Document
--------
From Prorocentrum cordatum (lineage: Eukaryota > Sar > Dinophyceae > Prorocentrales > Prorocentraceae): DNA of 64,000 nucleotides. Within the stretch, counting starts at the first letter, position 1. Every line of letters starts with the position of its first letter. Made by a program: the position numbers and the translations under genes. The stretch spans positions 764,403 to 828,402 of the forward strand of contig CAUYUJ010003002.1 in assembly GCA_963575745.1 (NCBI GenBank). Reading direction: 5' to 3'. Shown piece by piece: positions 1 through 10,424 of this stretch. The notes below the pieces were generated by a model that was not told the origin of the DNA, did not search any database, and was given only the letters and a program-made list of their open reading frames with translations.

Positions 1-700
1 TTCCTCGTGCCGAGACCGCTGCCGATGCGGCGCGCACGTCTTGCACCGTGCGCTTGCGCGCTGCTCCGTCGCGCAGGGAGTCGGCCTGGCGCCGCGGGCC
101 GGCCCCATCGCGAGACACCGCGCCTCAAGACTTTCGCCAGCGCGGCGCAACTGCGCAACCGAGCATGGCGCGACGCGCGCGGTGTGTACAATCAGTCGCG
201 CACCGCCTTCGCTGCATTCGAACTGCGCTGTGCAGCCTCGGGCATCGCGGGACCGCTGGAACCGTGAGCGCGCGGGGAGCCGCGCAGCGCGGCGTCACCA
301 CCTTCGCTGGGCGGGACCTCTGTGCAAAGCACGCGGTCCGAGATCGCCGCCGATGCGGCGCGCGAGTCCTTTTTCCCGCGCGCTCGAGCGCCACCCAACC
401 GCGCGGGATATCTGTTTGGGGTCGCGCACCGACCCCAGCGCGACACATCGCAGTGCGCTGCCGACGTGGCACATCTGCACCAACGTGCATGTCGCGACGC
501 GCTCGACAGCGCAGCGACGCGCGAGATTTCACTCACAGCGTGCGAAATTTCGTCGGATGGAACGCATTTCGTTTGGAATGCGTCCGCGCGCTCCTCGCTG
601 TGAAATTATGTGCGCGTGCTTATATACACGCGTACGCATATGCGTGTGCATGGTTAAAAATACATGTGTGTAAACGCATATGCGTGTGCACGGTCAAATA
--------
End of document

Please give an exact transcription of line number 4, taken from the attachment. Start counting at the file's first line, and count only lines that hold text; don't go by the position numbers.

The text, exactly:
101 GGCCCCATCGCGAGACACCGCGCCTCAAGACTTTCGCCAGCGCGGCGCAACTGCGCAACCGAGCATGGCGCGACGCGCGCGGTGTGTACAATCAGTCGCG